3. Charlie's Audience
Firstly, the CinemaScore for this movie was the same as it was for Full Throttle - an uninspiring B+, which is the kind of indication that studio executives do not like to see on their tentpole franchise movies. It might not indicate outright apathy, but it's not where you want to be. You can't even market the film responsively to that, because it's not low enough to make a point of. So why the cool audience response?
To a certain extent, Charlie's Angels was facing a difficult task from the beginning. Fundamentally, there is simply no reason to tell the Charlie's Angels story again. If there hadn't been the McG reboots of the early Noughties, that might have been different, because it COULD have been marketed as a sort of "woke" version of the IP, redressing the balance of sex appeal and making the Anti-Jiggle TV version, but the TV show isn't what's being rebooted here entirely. Not for the audience, at least.
Audience expectations of a reboot are that it reboots what came most recently, and the narrative here is that we were always getting another go at a franchise that was never great in the first place with no discernible logic other than "why not?" It feels like Charlie's Angels was optioned simply because we're now facing a marketplace dominated by IPs owned by Disney and every other studio is looking to fill their slates with competition for Disney. That sort of manifesto is not going to lead to 100% smart decisions.
It's an ironic reflection, but the way nostalgic IPs have been operating at the minute - with the exception of Jumanji: Welcome To The Jungle and Jurassic World, which were both remarkable successes but also somewhat anomalous ones - a new Charlie's Angels movie SHOULD have brought back Drew Barrymore, Lucy Liu and Cameron Diaz. Elizabeth Banks wasn't a problematic hire, by any means, but this should have been a long-awaited third movie trading on whatever goodwill there was for the original 2000 and 2003 movies, seeking to right the ship the same way Halloween and Terminator: Dark Fate aimed to.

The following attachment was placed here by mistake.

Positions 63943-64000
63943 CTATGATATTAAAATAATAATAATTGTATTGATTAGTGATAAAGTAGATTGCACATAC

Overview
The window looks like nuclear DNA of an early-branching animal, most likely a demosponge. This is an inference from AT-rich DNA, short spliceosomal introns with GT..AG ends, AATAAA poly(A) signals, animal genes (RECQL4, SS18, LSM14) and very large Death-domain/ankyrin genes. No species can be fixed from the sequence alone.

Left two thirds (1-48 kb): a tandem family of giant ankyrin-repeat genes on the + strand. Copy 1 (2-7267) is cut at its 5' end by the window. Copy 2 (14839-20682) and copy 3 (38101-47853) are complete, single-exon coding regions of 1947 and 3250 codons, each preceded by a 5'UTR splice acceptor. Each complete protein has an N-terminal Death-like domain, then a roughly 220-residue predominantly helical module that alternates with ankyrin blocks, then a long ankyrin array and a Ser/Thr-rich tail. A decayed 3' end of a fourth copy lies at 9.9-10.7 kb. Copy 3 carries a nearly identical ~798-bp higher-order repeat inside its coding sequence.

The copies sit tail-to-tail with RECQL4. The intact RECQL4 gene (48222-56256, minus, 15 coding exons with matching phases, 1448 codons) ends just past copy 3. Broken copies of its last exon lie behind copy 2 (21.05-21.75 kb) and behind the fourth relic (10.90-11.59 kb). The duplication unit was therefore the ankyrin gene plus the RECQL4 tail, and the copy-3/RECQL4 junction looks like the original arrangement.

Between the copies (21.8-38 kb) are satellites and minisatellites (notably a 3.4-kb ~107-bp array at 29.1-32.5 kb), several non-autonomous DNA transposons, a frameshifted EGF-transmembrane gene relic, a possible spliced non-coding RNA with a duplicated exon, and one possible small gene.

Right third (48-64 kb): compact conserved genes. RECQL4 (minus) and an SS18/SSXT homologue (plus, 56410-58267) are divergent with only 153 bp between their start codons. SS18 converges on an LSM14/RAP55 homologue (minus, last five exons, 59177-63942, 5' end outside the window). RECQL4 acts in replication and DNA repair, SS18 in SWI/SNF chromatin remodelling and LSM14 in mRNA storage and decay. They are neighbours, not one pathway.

The problem, of course, is that THAT too doesn't necessarily work. Dark Fate plummetted despite being a vastly better movie than Genisys while also seeking to do precisely the same thing as Halloween. Movie making is not a precise art. If there were a specific formula, every movie would stick to it and nothing would fail. But what is very, very clear is that the answer to the Charlie's Angel question that nobody asked was not to reboot.
And then you have to factor in how the production story factored into audience excitement.